Recipe: Salmon MousseAuthor: CommonDialog
The beautiful part of buying a side of salmon is that you get to experiment with a number of different recipes. On the same night I made Salmon En Papillote, I also made a little salmon mousse. I was expecting something difficult to make (I think it’s the French word in the title), but it was very simple:
- 8 oz of salmon
- 1 lemon, juiced and zested
- 4 tablespoons of heavy cream
- 1 medium shallot, diced
- 2 tablespoons of olive oil
- salt and pepper
- endive leaves for serving
- soy sauce (optional)
- sriracha (optional)
- Season both sides of the salmon with salt and pepper. Bake the salmon in a 350 degree oven until it is cooked through. If you are serving the mousse on a buffet or appetizer platter, it is important that the salmon is fully cooked to kill off bacteria. Let the salmon cool or else it will affect the cream.
- Saute the shallots in the olive oil with a pinch of salt and pepper. Cook until they are translucent. Let them cool or they will affect the cream.
- In a blender, mix the salmon, the shallots, the cream, the lemon juice, the lemon zest, another small pinch of salt and pinch of pepper in a food processor and pulse until it has reached a soft, velvety mousse consistency. This may require more cream. If so, add it in half tablespoon increments. I tend to use a little more cream because I like my mousse to be very soft, almost runny.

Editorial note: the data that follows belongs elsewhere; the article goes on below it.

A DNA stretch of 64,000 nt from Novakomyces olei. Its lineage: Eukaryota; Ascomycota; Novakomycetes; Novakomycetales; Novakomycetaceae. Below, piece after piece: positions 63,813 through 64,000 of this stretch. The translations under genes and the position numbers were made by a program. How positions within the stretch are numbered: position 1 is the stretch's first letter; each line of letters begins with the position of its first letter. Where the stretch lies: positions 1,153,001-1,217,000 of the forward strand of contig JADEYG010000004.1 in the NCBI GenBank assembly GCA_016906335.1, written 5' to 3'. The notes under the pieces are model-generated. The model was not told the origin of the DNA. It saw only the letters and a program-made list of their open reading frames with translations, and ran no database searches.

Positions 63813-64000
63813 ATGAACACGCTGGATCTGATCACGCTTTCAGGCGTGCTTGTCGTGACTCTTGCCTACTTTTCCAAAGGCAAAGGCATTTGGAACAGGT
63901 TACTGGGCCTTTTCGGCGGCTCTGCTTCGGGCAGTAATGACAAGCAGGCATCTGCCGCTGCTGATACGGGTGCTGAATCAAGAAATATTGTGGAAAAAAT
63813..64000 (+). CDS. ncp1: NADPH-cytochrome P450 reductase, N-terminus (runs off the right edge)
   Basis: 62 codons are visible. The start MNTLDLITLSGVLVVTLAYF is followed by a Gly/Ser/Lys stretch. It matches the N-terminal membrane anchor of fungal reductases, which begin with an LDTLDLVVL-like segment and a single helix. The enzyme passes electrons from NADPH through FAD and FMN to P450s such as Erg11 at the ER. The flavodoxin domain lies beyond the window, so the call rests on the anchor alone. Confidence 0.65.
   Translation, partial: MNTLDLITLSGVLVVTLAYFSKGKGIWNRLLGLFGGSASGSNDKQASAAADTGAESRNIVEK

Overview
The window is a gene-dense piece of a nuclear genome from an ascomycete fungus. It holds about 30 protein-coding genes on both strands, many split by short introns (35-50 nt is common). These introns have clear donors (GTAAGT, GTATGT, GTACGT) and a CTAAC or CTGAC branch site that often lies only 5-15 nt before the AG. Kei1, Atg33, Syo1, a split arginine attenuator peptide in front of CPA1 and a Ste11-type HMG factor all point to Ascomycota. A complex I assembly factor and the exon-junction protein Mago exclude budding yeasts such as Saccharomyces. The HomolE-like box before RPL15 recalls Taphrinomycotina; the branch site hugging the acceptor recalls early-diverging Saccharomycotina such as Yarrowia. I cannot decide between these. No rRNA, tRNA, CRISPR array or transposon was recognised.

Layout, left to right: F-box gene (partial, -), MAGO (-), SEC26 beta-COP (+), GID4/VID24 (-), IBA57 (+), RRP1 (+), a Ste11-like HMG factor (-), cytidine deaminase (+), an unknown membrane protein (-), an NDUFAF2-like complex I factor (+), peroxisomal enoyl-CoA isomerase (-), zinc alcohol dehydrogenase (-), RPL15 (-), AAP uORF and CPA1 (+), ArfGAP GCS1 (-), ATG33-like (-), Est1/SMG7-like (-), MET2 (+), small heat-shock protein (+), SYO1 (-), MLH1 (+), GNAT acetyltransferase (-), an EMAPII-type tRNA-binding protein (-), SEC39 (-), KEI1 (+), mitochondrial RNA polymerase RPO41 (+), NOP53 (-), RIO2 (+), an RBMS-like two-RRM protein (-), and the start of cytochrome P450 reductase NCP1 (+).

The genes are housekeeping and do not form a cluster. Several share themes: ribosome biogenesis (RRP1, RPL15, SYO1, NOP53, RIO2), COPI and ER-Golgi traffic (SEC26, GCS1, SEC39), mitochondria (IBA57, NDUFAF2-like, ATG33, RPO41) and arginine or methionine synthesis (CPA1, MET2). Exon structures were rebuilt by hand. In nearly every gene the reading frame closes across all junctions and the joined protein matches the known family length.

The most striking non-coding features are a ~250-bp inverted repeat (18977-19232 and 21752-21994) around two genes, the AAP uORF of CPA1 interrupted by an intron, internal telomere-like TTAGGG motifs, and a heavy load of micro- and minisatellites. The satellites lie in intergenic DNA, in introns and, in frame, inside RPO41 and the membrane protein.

- Serve the mousse on endive leaves and optionally dress with a small splash of soy sauce and top the mousse with a very tiny drop of sriracha hot sauce.
This recipe is quite simple and accentuates the taste of a good piece of salmon. I also like the addition of the shallots as another layer of flavor. Oftentimes in mousse, the flavor of the salmon is overpowering, but the lemon and shallots give the dish several layers of flavor and prevent salmon overload.
As a side note, the recipe calls for endive for plating, but you can serve it on brioche, puff pastry, or cucumbers if you do not like the bitter flavor of endive. For an extra kick, consider adding Worcestershire sauce or Tobasico sauce to mousse for a deep or spicy taste.
So if you have tried this recipe or you like salmon mousse, I am curious. What do you serve it on? Do you add any sauce?
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